Rivers, forests, minerals and such other resources constitute a nation’s natural wealth, the Supreme Court said nearly four decades ago. Importantly also, the top court said that these resources are not to be frittered away and exhausted by any one generation. Every generation owes a duty to all succeeding generations to develop and conserve the natural resources of the nation in the best possible way. Truly, it is in the interest of mankind. The natural resources are ‘public goods’. The regulation of rights and obligations of the State vis-à-vis private parties, seeking to acquire the resources demand the procedure adopted to be just and transparent. Kashmir valley possesses these resources in abundance and those violating laws and norms need to be taken to task including for any environmental degradation. However, what is on display is the utter disregard for norms and regulations. Recently Jammu and Kashmir high court was informed by PDA that 75 parties are in occupation of 75 plots comprising of 79 kanals 8 marls 7 Sirsai and 4 sft in Pahalgam, the ecologically fragile place which is important to Kashmir on various counts including tourism. Out of this land, 63 kanals 18 marlas 1 Sirsai and 5 sft has been leased out by the Government and rest, 15 kanals, 10 marlas and 6 Sirsai are encroached upon by different persons. Astonishingly, the Pahalgam Development Authority went on to say that it has no record of any grant of any lease. No action has been even taken against the encroachers.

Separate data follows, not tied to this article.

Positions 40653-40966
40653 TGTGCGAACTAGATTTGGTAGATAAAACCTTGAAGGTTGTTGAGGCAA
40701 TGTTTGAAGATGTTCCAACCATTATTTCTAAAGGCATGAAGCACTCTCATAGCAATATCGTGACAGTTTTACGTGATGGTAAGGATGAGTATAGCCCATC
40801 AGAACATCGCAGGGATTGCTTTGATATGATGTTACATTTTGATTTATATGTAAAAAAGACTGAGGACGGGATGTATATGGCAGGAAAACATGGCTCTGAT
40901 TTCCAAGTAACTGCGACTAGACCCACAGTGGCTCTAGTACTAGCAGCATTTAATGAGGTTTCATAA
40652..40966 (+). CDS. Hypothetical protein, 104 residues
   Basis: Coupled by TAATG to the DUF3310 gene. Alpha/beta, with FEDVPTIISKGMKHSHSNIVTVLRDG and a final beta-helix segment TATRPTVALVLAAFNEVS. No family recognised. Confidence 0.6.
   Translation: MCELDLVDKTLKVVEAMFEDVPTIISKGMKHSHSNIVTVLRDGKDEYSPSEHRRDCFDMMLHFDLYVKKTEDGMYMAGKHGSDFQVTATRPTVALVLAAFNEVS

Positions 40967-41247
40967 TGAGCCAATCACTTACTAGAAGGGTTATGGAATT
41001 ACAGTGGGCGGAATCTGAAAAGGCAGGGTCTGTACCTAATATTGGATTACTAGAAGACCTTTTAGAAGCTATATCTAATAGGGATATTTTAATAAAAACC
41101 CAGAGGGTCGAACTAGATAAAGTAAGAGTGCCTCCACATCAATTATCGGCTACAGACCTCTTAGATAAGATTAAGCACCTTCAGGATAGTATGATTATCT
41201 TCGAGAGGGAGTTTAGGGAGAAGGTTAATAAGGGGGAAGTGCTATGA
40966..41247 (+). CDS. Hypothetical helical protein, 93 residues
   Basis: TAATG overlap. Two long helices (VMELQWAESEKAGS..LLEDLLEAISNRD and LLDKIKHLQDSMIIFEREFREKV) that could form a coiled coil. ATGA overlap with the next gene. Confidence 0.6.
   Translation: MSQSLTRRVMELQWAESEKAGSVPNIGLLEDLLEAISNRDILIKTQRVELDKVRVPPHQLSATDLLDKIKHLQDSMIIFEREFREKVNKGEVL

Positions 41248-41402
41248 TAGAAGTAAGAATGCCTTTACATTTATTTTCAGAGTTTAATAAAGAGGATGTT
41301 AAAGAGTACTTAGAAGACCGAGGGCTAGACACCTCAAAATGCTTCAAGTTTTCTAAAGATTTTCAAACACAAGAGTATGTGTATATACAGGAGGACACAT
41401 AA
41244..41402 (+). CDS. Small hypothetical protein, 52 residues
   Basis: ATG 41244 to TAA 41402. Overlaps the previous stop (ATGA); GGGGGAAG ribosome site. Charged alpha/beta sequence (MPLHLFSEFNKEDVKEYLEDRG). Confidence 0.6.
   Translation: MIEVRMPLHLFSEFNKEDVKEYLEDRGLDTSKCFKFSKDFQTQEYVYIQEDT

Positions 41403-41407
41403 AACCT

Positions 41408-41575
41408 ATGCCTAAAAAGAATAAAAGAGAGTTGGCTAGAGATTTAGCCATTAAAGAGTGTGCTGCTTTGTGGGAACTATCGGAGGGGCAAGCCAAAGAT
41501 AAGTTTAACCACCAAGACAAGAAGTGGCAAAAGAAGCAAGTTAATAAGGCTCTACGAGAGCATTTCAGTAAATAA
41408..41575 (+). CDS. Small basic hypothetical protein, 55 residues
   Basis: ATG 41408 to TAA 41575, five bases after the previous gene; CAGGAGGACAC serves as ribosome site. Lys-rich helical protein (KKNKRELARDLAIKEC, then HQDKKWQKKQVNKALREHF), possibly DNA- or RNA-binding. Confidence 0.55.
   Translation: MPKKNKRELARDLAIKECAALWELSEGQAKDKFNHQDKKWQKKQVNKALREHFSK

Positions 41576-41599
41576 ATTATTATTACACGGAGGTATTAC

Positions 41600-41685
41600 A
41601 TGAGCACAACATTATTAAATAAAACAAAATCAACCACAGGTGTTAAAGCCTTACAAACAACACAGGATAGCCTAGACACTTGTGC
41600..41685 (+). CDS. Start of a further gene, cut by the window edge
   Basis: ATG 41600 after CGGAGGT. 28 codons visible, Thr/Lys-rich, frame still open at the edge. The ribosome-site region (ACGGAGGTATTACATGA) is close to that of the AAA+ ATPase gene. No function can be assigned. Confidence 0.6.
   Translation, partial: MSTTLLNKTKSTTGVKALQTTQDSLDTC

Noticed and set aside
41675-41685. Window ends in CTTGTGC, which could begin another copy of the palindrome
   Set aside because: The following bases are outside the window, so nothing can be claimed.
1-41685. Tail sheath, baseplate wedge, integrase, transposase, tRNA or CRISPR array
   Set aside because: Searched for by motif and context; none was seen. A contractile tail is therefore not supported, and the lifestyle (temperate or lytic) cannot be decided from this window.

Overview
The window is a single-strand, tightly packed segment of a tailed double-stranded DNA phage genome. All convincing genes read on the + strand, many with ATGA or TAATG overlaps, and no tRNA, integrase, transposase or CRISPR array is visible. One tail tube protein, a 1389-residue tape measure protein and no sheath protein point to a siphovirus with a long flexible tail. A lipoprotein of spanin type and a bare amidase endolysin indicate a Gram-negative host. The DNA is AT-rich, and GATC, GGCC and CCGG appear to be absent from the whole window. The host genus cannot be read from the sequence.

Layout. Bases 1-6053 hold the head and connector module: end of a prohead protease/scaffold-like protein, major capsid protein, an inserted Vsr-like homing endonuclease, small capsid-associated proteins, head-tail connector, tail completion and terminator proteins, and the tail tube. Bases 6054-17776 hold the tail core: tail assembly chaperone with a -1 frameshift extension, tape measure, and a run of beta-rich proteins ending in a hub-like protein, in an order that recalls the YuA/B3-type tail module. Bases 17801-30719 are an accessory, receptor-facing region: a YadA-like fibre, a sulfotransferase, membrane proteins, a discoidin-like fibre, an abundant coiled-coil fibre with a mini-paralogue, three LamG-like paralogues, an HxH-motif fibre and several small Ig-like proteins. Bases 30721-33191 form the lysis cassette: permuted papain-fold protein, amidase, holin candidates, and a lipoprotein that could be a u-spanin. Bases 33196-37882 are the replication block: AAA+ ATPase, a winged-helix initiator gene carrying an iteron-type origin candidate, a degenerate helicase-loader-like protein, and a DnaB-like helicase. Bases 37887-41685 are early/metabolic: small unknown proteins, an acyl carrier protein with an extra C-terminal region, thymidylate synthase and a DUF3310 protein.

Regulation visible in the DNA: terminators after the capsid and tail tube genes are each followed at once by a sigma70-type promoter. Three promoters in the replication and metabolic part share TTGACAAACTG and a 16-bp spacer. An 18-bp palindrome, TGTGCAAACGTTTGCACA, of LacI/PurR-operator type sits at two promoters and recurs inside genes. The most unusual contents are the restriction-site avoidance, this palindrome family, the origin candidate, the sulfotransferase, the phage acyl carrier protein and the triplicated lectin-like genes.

Rightly, the top court of J&K and Ladakh observed that the PDA’s report “discloses terrible state of affairs.” These leaseholders who “don’t pay a penny to the government even as they use the property for commercial purpose” are also blamed for carrying constructions in violation of permission or illegally. It is astonishing that in a highly sensitive tourist place vulnerable to ecological fragility like Pahalgam that the official machinery from time and again allowed these violations. There is ever-increasing insensitivities towards respecting nature and its innumerable forms of benevolence. If places like Pahalgam are destined to be victims of such an attitude, it is without doubt the worst thing to happen. The government machinery is obliged under terms of services to protect the fragile place. Ironically, the machinery even does not respect the court orders. It is high time for the Lieutenant Governor led administration to stem the rot and take tough action against those responsible for the degradation of the environment as well as allowing the public property to be used in the manner it has been officially admitted.